Thursday, March 10, 2011

Dutch treat: loaning out millions of Euros in art works with option to steal

 Wikipedia defines "lost art works" as:

"Original pieces of art that credible sources indicate once existed but that cannot be accounted for in Museums or private collections or are known to have been destroyed or neglected through ignorance and lack of connoisseurship."

Self-portrait, (1976), Karel Appel

How many times have we loaned out a book or CD to someone and somehow it simply never finds its way home?

When I worked in Tripoli, Libya for three years (1977 - 80) as senior attorney for Occidental Petroleum Corporation (OxyLibya), one of the cultural shocks was watching vital files and documents walk out of our legal/translation office: missing, usually gone forever.

If this happened in my Minnesota law practice, I would have suffered severe hypertension or worse.

We used to joke In Tripoli (after awhile the malaise and fatalism of doing business in Libya sinks in) that these files simply "went away."

I'll never forget when Oxylibya's senior VP of drilling told other senior management because of a survey error, he drilled a $3 million hole in the the wrong place.

No pasa nada.

There's more where that came from, seemed to be the attitude.

More malaise, more negligence.

But how un-Dutch to treat millions of Euros worth of the government's rich art collections as used books or CDs on loan.

Radio Netherlands Worldwide last week reported that 3,000 valuable paintings and other objects of art loaned to ministries and local councils to spruce up their walls, culturally enrich their workers, have walked out the door,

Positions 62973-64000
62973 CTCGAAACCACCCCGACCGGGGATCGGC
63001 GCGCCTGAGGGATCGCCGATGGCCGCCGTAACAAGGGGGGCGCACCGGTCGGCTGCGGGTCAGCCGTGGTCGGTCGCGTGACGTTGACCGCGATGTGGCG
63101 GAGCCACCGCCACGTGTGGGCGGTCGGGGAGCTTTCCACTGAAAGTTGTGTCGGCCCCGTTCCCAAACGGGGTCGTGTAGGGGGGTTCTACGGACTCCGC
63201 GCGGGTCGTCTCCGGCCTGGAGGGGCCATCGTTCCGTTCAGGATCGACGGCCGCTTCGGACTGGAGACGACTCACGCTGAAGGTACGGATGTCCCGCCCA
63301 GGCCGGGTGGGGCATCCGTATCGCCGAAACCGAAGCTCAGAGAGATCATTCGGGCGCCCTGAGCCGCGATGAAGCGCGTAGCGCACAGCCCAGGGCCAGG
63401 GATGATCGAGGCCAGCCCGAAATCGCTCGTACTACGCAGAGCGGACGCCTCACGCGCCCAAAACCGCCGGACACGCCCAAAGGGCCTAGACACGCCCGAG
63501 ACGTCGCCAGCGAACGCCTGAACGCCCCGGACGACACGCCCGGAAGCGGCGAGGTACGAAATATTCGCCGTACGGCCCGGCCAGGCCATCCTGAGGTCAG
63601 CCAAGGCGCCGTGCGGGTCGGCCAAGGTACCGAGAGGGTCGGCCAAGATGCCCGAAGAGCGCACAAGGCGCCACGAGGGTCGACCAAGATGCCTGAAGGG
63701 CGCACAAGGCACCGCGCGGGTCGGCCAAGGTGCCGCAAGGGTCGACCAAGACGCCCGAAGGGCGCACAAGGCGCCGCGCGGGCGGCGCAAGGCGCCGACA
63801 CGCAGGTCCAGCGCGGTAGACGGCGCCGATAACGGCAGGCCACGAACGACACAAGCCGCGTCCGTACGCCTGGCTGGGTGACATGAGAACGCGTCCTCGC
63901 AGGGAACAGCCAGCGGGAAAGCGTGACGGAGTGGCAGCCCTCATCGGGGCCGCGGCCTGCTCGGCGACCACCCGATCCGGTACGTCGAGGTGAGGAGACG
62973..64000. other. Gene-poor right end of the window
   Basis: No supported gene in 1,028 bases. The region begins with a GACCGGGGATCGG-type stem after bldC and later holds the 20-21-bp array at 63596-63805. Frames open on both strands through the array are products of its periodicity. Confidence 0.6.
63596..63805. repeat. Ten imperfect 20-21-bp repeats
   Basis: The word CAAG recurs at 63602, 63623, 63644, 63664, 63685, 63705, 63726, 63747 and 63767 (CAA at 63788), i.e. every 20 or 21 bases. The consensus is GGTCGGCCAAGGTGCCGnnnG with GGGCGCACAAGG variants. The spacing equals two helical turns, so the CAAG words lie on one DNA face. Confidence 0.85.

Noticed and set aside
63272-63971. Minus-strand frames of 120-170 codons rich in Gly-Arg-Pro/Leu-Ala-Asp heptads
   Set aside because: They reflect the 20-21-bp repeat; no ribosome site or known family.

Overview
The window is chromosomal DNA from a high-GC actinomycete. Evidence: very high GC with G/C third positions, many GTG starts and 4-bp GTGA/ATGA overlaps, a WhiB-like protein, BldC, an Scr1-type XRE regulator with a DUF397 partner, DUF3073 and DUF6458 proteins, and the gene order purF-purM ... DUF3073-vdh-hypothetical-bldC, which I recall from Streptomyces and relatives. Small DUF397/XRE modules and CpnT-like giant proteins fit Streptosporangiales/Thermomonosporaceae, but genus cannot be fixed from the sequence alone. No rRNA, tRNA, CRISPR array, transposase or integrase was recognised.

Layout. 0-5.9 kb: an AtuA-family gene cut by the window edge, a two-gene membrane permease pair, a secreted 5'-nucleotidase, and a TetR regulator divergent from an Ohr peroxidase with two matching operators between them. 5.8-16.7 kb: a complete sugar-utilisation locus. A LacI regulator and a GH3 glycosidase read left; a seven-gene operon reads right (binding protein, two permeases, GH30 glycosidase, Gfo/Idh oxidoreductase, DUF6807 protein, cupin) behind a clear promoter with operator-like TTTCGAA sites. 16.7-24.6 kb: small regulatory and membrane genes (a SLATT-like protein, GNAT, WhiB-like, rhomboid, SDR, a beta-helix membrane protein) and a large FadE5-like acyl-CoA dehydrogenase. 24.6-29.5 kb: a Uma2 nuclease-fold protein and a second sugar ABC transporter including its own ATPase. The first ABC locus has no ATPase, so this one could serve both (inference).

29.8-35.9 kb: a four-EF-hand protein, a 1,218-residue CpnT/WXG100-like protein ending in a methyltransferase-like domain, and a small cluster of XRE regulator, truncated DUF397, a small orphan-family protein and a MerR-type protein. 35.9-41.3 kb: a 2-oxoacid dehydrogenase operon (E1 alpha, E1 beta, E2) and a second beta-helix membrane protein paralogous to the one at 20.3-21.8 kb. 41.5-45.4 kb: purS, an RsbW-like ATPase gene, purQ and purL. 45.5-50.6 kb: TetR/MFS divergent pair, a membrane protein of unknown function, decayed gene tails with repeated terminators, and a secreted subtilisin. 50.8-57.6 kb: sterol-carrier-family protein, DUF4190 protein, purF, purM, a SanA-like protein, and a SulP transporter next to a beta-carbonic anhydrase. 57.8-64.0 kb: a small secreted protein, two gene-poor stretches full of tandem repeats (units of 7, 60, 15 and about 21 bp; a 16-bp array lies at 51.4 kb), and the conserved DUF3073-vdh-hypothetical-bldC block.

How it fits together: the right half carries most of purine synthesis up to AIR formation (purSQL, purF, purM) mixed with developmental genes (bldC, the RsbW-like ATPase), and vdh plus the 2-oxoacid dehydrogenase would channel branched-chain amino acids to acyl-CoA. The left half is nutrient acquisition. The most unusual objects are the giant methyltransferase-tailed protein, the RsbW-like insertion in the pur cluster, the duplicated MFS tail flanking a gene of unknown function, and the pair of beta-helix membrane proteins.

Gone away, not likely to find their way home.

"Interior with Child," Isaac van Ostade

The vanished works include paintings by 17th C. artists Isaac van Ostade and Pieter Molyn.

As well, paintings by the Paris-based Cobra (avant-garde movement): Karel Appel, Constant, Corneille, Asger Jorn, Christian Dotremont and Joseph Noiret, who signed a manifesto in 1948, "La Cause Etait Etendue" (the case was settled), seeking color and form without constraint.

Former minister of culture Ronald Plasterk in March 2007 said only 200 of the disappeared works have been recovered.

If they had been ripped off the walls by thieves and promptly reported stolen, most would likely be back with the Rijksdienst voor het Cultureel Erfgoed (The Dutch agency entrusted to protect and conserve national cultural treasures.).

Pastoral scene (1624) Pieter Molyn

Dutch authorities said they have not recovered any of the walk-away art works in the last three years, which also include Ming Dynasty vases, sculptures and antique furniture.

This faux agency should plead guilty to gross negligence in its connoisseurship, in its cultural stewardship.

How many heads have been axed? Likely none.

If anyone knows any more about this cultural tragedy, please e-mail me at:

The same cultural do-gooders in the Netherlands said they hold little hope of recovering most of the lost cultural loot.

This follows the same pattern of most stolen works of art: If not recovered within hours, days or a few months, the odds are you will never see them again for decades, if ever.

It must be reassuring to Dutch citizens that its arts aparatchiks are tightening rules on their borrow-with-option-to-steal, intra-governmental enrichment program.
"New Babylon" (1959), Constant
Rock on and practice peace and love.

"When the power of love overcomes the love of power, the world will know peace." By Jimmy Hendrix, paraphrasing William Gladstone (1809 - 1898), who said: 

"We look forward to the time when the Power of Love will replace the Love of Power. Then will our world know the blessings of peace."

Stefan, the ArtTraveler(TM).

ArtTraveler video: Take a 58-second look at a flash fiesta, part of Spanish Carnival that engaged our village children last week, a slice of Andalusian rural, mountain life.

If you would like a walking holiday in our mountains or a week-long workshop in mosaics or sculpture, see: and


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